Embracing the Paradigm Clash between the ‘Medical Model’ and Counselling (BACP 2008)

Embracing the Paradigm Clash between the ‘Medical Model’ and Counselling (BACP 2008) 2017-10-15T09:47:43+00:00

Project Description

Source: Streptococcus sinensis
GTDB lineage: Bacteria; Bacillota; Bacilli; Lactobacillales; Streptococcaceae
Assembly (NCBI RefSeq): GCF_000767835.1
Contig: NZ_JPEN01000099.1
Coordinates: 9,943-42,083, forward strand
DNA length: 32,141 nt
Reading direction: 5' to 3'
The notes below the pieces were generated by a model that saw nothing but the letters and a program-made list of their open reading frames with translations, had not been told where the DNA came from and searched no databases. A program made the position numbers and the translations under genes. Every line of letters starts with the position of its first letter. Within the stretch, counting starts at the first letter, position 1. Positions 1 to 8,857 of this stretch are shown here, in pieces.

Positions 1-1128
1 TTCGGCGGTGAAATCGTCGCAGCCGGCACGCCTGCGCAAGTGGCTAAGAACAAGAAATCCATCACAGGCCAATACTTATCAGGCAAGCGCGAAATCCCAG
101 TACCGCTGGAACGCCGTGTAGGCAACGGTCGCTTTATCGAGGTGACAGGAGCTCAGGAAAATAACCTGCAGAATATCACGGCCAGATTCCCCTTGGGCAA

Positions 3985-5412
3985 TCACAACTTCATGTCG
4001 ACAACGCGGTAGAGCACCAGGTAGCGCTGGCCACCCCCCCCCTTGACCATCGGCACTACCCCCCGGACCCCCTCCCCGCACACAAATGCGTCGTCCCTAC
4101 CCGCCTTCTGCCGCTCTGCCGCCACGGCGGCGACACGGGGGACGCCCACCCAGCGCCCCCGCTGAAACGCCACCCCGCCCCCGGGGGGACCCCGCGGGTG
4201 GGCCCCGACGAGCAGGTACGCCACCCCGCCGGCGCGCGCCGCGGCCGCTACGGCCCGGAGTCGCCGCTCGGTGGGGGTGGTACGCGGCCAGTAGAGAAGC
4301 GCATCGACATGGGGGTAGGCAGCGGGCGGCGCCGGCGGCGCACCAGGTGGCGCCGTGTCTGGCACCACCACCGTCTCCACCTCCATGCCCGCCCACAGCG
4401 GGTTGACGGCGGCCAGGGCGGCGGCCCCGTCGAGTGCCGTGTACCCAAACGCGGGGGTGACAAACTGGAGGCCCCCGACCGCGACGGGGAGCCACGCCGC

With the government's policy of 'Improving Access to Psychological Therapies' programme being heavily biased towards CBT, counselling is under severe pressure to fit in with 'medical model' thinking. Over the last few months there has been intense discussion in 'therapy today' both for and against the 'medical model'. How can we find a position that is true to the essence of our work without excluding ourselves from the socially dominant paradigm and discourse? Based on the experience of many counsellors working within the NHS, this guest lecture tries to validate and make sense of the paradigm clash they constantly feel within themselves and with their colleagues. Rather than polarising against the 'medical model', however, I suggest that we might approach the paradigm clash as we would do any split and polarisation in the psyche: we can empathise, resonate, understand both sides of the inherent conflict and therefore facilitate and allow it to develop rather than foreclose it and short-circuit it intellectually. Thus we can find a third position (which is not static) to hold and embrace then tension of the polarities. This third position can then become a tuning fork that resonates with equivalent conflicts in our clients or our organisations. To do this, we need to find each polarity (or ideology) within ourselves and our work, and see it as a belief system that belongs to and grows out of a particular emotional context. In this way, what manifests and appears as irreconcilable philosophical positions can exist and learn from each other as different and diverse human experiences. - the 'medical model' within our own practice: the client brings the 'medical model' into the consulting room through their preconceptions of counselling; - the psychological and developmental roots of our attachment to the 'medical model'; - the 'medical model' versus the 'anti-medical model'; - finding a paradoxical 'third position';

 

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